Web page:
* G20 aspires to faster economic growth
* Libya struggles to pay bills as protests slash oil
* Capital of S.Sudan main oil producing region divided
between army, rebels
* Brent to revisit high of $110.82 -technicals
By Manash Goswami
SINGAPORE, Feb 24 Brent futures rose above $110
a barrel on Monday, defying the losses seen in most other risk
assets on expectations of revived demand growth across
industralised and emerging nations.
The Group of 20 economies has embraced a goal of generating
more than $2 trillion in additional output over five years,
while creating tens of million of new jobs, signalling optimism
that the worst of crisis-era austerity is behind.
A drawdown in U.S. oil stockpiles over the past few weeks
due to a severe chill is also lending support.
Brent crude had gained 19 cents to $110.04 a barrel
by 0340 GMT, after settling higher for a second straight week.
U.S. oil rose 27 cents to $102.47, after climbing for the
sixth week in its longest winning streak in more than a year.
"The outlook is momentarily positive for energy prices,"
said Michael McCarthy, chief strategist at CMC Markets in
Sydney. "It is more the demand side of the equation. Reasonable
global growth in oil demand is expected."
A lack of data indicating the demand growth outlook for oil
over the next few days will mean technicals and other drivers
such as the U.S. dollar may influence prices, McCarthy said.
He expects the U.S. benchmark to face minor resistance at
$103 a barrel, now that it has broken key resistance at $100. If
prices go beyond $103, the next key ceiling for the contract is
Similarly, Brent futures have broken through an important
resistance level at $109.50-$110 and now face a minor cap at
$111.50, he said.
"We haven't got a lot to move us around," McCarthy said.
"It's fairly data free over the next few days, so technicals and
other factors will drive the market."
Money managers raised their net long U.S. crude futures and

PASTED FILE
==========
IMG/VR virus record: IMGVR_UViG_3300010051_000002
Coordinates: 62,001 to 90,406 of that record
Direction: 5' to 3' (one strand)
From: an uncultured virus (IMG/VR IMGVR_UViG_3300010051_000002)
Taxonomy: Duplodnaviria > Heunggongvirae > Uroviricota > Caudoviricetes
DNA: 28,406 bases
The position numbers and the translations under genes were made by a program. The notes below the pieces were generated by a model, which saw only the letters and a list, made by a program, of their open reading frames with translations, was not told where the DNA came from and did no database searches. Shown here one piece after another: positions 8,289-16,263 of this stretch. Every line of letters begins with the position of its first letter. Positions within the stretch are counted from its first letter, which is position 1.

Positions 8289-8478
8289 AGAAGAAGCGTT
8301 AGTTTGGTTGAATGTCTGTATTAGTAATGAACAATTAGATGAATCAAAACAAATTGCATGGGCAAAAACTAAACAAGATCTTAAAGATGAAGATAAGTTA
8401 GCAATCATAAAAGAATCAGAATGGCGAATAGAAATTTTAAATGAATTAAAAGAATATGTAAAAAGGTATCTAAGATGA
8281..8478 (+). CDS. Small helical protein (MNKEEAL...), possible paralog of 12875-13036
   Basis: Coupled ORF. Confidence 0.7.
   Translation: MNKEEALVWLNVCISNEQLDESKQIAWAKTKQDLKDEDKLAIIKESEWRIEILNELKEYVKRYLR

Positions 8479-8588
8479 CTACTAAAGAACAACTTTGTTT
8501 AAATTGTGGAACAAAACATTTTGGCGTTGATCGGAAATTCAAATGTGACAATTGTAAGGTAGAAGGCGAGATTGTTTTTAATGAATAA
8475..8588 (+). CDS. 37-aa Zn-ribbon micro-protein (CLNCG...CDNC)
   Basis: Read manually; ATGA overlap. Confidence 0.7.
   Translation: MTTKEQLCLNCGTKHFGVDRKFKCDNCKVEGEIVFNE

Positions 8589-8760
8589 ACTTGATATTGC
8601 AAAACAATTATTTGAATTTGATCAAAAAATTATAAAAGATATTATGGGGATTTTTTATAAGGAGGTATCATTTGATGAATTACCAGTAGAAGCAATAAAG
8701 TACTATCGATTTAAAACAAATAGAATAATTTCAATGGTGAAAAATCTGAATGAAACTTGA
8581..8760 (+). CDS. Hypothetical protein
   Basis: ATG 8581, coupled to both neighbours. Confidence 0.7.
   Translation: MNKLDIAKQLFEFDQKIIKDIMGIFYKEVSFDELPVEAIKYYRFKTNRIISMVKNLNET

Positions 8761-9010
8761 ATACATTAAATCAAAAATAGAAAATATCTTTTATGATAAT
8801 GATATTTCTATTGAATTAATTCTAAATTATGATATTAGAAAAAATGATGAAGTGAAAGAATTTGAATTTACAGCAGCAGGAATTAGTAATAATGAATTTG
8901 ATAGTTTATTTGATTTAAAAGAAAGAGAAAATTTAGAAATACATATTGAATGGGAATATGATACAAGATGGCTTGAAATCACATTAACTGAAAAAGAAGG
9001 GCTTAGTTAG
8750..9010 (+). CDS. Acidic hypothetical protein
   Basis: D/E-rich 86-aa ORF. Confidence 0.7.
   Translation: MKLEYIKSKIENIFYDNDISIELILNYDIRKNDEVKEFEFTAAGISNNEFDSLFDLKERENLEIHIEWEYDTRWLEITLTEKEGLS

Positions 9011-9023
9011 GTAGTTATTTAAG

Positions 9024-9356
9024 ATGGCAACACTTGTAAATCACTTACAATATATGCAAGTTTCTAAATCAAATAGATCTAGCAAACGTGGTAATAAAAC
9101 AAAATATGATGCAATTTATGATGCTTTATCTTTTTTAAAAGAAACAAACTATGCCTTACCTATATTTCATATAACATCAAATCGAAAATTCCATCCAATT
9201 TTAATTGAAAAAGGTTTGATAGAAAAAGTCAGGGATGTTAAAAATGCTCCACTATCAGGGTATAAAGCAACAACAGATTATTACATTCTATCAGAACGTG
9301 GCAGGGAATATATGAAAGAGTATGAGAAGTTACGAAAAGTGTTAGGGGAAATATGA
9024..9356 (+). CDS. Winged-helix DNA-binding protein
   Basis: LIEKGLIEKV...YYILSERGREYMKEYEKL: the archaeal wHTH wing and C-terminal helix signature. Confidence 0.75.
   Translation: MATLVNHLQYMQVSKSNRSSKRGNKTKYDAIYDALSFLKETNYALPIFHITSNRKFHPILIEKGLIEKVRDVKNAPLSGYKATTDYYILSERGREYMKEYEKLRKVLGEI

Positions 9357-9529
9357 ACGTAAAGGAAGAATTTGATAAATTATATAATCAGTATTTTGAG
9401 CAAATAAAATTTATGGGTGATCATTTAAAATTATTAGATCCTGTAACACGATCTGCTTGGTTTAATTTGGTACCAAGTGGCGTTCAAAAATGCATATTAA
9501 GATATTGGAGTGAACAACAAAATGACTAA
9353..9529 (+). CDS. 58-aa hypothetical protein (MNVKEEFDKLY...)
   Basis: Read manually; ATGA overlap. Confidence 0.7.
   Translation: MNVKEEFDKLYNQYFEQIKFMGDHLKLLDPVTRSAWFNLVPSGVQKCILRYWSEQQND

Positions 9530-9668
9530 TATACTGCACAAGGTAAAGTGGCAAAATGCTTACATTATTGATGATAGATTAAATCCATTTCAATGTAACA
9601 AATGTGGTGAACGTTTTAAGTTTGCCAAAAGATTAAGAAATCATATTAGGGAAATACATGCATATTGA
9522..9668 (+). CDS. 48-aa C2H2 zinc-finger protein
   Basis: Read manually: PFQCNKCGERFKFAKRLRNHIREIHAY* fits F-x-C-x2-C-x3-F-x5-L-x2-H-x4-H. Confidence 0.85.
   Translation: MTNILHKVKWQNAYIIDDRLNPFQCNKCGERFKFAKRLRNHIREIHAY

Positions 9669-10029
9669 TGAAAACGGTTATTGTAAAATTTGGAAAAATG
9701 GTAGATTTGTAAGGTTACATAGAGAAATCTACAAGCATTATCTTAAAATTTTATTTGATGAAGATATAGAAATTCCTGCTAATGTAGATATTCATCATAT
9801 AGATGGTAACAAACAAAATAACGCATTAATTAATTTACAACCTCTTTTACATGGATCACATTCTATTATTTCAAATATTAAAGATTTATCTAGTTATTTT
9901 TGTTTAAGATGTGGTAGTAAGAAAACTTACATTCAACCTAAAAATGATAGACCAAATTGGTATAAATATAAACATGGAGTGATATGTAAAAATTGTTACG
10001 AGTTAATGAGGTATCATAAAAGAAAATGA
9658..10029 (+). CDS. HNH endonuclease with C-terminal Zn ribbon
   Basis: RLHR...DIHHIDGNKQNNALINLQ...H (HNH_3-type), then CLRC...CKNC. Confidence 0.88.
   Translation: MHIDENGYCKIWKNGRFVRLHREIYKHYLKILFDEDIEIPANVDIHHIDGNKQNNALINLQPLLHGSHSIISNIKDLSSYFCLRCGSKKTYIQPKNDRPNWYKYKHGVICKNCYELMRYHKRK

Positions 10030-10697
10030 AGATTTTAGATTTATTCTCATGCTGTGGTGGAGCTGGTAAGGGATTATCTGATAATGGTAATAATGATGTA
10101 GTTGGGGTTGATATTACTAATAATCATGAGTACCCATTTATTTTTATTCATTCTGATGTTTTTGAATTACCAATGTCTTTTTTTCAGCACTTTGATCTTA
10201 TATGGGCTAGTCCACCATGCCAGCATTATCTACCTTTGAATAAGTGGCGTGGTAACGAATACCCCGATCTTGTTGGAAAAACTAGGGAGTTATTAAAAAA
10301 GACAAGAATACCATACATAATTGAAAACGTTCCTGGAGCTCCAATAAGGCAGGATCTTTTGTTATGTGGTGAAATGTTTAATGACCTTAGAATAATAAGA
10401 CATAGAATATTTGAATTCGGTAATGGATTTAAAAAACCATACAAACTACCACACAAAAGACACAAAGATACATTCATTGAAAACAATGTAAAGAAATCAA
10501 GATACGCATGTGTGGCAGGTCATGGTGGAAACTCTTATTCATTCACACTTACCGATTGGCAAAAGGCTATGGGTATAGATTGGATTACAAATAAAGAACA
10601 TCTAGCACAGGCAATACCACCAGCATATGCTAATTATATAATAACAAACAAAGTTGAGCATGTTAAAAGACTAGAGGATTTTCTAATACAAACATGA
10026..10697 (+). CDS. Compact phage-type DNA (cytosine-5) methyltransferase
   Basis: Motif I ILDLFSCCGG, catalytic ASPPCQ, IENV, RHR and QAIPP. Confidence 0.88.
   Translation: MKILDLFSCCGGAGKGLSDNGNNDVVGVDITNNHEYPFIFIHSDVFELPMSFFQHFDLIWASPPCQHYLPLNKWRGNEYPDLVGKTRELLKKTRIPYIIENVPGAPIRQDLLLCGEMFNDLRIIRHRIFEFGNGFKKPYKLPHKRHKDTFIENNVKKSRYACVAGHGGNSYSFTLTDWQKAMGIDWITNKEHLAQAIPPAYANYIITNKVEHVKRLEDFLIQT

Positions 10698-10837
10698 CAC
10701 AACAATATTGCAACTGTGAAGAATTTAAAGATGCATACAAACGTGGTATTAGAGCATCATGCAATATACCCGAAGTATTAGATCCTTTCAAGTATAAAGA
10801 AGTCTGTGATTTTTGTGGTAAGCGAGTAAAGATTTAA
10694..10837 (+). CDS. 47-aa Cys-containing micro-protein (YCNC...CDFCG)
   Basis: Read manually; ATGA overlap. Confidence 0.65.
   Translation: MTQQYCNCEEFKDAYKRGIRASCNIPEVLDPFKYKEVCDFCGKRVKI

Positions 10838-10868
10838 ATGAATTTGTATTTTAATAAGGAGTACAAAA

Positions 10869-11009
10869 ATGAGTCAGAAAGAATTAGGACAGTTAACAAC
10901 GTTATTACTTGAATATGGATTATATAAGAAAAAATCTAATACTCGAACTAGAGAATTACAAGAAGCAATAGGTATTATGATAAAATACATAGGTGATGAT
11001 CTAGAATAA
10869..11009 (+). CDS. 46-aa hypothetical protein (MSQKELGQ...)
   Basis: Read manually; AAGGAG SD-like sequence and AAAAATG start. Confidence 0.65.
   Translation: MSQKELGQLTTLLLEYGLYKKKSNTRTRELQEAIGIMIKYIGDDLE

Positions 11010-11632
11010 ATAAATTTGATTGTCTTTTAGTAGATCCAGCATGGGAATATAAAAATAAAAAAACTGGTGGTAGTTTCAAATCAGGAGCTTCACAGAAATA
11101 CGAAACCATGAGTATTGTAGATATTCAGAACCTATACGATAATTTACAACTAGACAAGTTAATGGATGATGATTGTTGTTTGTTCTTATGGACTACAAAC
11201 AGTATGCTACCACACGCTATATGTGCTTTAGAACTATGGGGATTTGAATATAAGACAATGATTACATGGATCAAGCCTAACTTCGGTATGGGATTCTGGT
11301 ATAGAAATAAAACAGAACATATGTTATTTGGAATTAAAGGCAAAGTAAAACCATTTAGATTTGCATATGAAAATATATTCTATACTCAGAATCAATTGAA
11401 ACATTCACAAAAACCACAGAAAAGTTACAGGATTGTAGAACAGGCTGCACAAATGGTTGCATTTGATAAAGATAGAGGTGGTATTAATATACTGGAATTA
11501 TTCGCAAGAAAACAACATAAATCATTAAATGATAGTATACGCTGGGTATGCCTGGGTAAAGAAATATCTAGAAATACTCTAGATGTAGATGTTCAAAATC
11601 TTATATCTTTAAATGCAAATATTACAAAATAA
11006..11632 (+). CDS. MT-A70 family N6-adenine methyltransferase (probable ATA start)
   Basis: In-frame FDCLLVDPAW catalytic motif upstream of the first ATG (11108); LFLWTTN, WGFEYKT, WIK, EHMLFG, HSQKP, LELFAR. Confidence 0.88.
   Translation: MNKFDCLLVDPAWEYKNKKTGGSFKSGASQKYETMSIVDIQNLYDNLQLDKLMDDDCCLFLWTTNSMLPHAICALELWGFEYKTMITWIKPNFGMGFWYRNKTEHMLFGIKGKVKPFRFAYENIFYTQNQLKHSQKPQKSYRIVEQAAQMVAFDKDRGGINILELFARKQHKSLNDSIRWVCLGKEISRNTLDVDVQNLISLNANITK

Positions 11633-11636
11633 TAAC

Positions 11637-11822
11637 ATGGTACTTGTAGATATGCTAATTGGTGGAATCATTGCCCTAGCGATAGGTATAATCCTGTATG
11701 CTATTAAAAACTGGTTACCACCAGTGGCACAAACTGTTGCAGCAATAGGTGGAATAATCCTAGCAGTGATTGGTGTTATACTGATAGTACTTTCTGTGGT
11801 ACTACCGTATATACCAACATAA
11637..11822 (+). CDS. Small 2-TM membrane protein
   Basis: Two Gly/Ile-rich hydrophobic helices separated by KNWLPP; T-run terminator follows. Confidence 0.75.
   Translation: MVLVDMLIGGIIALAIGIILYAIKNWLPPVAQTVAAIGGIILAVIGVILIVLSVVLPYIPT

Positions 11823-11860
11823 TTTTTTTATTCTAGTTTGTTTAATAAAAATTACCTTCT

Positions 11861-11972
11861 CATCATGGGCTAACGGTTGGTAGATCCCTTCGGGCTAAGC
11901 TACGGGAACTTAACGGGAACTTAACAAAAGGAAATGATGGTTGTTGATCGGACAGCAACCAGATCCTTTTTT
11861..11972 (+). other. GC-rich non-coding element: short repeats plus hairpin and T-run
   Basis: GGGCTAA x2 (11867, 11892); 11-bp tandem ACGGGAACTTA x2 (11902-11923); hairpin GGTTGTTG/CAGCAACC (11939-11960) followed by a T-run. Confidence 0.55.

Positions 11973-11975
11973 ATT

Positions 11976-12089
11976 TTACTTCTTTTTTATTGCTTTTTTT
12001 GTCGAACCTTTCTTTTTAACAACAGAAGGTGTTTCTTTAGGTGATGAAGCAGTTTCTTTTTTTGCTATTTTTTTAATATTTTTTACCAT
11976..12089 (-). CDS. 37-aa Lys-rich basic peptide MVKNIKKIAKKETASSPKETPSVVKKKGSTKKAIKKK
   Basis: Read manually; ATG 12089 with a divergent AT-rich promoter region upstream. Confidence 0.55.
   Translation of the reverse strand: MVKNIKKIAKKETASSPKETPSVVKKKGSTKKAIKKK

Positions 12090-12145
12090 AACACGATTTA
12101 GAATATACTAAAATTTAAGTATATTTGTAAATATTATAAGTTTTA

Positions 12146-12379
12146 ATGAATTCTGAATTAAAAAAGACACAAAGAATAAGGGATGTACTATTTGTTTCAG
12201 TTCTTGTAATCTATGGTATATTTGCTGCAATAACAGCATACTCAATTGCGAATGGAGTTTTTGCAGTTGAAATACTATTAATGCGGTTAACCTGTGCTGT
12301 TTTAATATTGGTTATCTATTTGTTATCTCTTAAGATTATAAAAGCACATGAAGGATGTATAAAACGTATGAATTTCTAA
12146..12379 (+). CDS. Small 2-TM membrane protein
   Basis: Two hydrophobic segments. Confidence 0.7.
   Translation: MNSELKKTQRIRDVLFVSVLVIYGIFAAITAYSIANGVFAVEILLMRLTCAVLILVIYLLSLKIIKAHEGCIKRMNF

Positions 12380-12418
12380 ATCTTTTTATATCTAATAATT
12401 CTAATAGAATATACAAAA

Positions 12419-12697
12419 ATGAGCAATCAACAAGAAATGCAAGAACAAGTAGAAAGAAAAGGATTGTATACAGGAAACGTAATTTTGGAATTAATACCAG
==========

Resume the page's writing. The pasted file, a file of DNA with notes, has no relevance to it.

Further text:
options positions to a record in the week to Feb. 18, U.S.
Commodity Futures Trading Commission (CFTC) data showed. Big
hedge funds and other speculative traders boosted their combined
futures and options position on the New York and London
exchanges by 29,113 contracts to 393,248 during the period.
Bullish sentiment is emerging despite medium-term concerns
that steadily rising U.S. shale oil production and a
long-standing export ban may create a glut of light, sweet crude
in the United States by year-end.
Investors are also keeping an eye on escalating tension in
the Middle East and North Africa and the potential for further
disruption in oil exports.
In Libya oil output has plunged further, declining to
230,000 barrels a day on Sunday after a new protest shut the El
Sharara field, down from 1.4 million bpd in July when nationwide
In South Sudan, the capital of the main oil-producing Upper
Nile region, Malakal, remains divided between the army and
rebels after forces loyal to Machar raided the town and fought
against government troops.
A petroleum ministry official told Reuters on Thursday that
national oil production had fallen to about 170,000 barrels per
day even before the rebel strike on Malakal, a fall of around a
third since the fighting erupted in December.
In Iraq, at least 17 people were killed and dozens wounded
in bombings and shootings in northern Iraq and Baghdad on
Sunday, police and medical sources said.
(Reporting by Manash Goswami; Editing by Joseph Radford)